Coupling of electrocatalysts to photoabsorbers for solar fuels production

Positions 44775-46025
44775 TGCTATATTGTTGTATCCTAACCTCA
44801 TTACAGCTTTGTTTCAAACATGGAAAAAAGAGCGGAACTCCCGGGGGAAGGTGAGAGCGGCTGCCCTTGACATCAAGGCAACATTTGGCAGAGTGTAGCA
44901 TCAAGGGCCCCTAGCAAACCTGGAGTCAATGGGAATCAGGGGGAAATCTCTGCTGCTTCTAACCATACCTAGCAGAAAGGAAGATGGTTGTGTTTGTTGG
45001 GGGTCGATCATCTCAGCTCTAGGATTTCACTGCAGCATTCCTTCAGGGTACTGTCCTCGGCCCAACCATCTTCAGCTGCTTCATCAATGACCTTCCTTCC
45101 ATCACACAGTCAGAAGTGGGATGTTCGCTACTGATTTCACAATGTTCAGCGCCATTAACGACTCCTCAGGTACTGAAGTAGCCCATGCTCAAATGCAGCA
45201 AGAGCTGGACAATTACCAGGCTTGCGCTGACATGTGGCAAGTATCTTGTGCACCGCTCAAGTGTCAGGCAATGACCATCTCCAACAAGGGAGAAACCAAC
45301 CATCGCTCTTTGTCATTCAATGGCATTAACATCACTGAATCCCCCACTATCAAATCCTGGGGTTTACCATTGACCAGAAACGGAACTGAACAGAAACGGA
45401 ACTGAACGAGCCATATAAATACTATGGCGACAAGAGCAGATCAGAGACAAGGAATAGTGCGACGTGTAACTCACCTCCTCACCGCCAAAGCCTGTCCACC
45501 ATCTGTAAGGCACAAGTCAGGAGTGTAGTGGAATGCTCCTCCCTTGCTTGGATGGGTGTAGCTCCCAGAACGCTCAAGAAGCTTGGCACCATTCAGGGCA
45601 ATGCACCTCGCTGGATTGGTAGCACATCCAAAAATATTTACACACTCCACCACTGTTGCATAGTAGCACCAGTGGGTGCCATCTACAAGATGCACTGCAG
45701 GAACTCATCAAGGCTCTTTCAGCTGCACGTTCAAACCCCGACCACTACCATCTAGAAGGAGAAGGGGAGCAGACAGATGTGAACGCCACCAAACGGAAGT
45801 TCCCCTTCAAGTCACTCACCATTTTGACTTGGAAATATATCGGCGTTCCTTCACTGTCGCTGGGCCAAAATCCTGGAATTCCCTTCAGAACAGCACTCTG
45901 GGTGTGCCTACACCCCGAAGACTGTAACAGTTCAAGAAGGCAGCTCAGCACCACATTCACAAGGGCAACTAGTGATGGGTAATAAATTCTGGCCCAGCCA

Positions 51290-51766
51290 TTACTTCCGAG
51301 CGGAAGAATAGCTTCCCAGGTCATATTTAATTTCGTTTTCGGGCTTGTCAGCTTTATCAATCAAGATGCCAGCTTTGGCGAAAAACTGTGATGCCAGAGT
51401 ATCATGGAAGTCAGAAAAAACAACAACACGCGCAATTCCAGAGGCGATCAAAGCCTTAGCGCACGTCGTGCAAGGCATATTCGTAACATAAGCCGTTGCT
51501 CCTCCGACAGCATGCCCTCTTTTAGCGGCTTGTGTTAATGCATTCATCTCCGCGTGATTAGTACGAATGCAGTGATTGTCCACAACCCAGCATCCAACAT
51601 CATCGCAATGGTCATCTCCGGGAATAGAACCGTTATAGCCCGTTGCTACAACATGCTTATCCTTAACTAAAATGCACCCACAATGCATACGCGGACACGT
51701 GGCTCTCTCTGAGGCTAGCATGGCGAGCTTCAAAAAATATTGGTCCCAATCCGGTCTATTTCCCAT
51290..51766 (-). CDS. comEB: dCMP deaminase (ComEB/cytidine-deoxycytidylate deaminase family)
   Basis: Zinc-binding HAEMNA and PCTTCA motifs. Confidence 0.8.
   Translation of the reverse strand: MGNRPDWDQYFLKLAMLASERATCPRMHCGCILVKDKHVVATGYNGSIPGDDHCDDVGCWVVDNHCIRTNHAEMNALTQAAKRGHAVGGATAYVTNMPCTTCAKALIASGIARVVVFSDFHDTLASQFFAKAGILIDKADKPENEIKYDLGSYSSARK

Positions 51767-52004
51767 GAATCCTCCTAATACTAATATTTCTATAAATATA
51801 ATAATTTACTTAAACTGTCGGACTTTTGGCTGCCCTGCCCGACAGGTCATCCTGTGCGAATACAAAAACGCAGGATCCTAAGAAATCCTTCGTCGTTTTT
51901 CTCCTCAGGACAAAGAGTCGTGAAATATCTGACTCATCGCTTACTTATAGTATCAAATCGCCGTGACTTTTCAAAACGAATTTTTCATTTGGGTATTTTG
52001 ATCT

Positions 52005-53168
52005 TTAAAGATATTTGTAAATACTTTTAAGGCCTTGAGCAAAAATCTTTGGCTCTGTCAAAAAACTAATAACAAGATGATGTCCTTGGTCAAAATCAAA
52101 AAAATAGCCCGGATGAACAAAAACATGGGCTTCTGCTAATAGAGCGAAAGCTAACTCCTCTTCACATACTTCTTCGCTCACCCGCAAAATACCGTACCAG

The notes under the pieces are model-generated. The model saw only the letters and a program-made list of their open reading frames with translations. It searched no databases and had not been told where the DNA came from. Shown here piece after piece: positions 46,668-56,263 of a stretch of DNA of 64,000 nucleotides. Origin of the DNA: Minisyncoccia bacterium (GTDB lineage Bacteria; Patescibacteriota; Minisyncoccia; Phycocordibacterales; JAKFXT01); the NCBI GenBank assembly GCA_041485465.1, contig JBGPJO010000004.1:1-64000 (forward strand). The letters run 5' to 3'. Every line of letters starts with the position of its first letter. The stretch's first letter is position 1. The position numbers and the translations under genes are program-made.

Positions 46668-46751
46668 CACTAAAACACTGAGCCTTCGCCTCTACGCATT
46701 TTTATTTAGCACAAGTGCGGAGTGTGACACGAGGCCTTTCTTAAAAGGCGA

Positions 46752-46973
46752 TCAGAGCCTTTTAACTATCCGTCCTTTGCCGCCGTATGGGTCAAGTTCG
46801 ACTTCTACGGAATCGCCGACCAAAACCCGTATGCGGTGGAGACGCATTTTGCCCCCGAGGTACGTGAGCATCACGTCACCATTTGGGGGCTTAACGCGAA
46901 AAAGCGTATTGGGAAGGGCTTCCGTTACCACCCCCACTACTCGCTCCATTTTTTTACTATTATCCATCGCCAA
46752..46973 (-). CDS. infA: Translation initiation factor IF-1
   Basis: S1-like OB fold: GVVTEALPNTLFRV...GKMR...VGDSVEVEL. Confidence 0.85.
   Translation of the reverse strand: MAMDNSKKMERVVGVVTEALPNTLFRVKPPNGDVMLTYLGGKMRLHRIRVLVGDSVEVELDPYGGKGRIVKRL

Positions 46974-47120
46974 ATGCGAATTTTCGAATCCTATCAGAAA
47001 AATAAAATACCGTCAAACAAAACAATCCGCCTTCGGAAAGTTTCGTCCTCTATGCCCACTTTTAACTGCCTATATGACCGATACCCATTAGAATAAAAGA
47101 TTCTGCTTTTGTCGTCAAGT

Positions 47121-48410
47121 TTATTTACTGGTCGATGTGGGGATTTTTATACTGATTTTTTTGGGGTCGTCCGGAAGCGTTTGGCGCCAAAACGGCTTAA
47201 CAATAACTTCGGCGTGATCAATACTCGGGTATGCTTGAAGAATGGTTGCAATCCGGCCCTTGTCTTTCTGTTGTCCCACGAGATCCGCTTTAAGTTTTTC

The direct transformation of sunlight into fuels and chemicals has attracted considerable attention for the potential impact on the storage of solar energies at large scales and the reduction of CO2 emissions. More than 80% of our current global energy consumption comes from the burning of non-renewable fossil fuels which produces enormous quantities of CO2 and contributes to global warming. We believe today that the key to reduce our dependence on exhaustible natural resources and limit the emission of greenhouse gases is the transition to CO2-free renewable energy sources. However, harvesting of energy from renewable sources (i.e. solar, wind, tidal) is intermittent and the deployment of devices for their transformation into useful forms of energy (i.e. electricity, chemicals, fuels, biomass) in a global scale is conditioned upon the improvement in efficiency of the energy storage mechanisms. A promising approach to store energy is the use of sunlight to drive the production of hydrogen fuel from water. Hydrogen produced from water and sunlight can be transformed back to electricity on demand or be used to generate mechanical energy in cars to power the transportation industry. The oxidation of hydrogen generates useable energy and at the same time exhaust clean, carbon-free water as the only product. Therefore, the production of hydrogen using a renewable energy source in an efficient and inexpensive device has the potential to discourage the continued use of fossil fuels and improve our environment. The viability of any mechanism for the storage of sunlight as fuel will depend on the reduction of energy penalties during the transformation process. Electrocatalysts are advanced materials that bring into one active site electrons and molecules in the appropriate orientation to lower activation energy barriers, accelerate rate of transformations and improve overall efficiencies for chemical reactions. The best catalysts for water splitting are precious metals such as Pt, Ir and Ru, which show superior rates of reaction at low overpotentials. However, these noble metals are too expensive and scarce for large scale applications. This thesis summarizes our recent research in the preparation, characterization, and application of Earth-abundant electrocatalysts for solar water splitting. Although in the last decade a great number of efficient and inexpensive electrocatalysts have been reported, methods for the deposition of these materials on the surface of photoabsorbers are rarely reported. This work shows various simple and scalable techniques for the deposition of hydrogen and oxygen evolving electrocatalysts on the surface of photocathodes and photoanodes, respectively. Surface-protected photocahodes were activated for solar hydrogen production in alkaline conditions with MoS2+x, Ni-Mo and Mo2C. A novel method for the deposition of an optically transparent amorphous iron nickel oxide oxygen evolution electrocatalyst is also reported. The catalyst was deposited on both thin film and high-aspect ratio nanostructured hematite photoanodes. The low catalyst loading combined with its high activity at low overpotential results in significant improvement on the onset potential for photoelectrochemical water oxidation. This transparent catalyst further enables the preparation of a stable hematite/perovskite solar cell tandem device, which performs unassisted water splitting.


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